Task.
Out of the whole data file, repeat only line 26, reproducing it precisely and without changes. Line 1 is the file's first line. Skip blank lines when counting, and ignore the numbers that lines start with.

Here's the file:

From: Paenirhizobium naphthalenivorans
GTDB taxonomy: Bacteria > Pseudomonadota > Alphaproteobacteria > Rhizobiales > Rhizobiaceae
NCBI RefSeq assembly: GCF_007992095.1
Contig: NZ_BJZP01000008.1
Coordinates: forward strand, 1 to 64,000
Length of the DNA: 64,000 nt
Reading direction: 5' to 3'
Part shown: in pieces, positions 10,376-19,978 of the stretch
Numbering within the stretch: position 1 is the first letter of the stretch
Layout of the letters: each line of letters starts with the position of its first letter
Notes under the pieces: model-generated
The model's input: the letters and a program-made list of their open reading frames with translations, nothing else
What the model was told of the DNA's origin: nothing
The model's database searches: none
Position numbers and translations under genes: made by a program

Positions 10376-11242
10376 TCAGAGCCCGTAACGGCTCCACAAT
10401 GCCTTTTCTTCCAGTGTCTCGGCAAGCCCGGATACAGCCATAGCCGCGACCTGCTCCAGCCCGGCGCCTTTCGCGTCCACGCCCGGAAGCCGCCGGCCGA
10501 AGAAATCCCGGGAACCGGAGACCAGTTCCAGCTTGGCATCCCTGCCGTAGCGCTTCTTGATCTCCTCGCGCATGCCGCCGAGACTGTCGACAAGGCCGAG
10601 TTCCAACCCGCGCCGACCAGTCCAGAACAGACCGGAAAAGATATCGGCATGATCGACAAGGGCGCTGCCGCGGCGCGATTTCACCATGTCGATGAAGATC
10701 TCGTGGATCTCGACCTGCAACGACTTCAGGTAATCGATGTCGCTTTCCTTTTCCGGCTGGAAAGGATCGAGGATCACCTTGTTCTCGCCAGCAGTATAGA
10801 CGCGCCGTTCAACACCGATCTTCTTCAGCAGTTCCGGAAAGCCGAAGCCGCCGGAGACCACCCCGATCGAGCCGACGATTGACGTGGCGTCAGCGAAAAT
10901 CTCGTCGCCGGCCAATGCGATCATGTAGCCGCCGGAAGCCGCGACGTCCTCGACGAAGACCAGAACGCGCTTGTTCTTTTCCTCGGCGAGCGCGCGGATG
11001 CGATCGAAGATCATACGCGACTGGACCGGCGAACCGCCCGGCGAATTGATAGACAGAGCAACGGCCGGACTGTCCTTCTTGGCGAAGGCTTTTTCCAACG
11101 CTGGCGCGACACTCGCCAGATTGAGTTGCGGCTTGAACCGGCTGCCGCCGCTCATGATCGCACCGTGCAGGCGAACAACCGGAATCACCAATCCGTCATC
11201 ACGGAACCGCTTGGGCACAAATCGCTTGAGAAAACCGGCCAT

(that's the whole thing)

11201 ACGGAACCGCTTGGGCACAAATCGCTTGAGAAAACCGGCCAT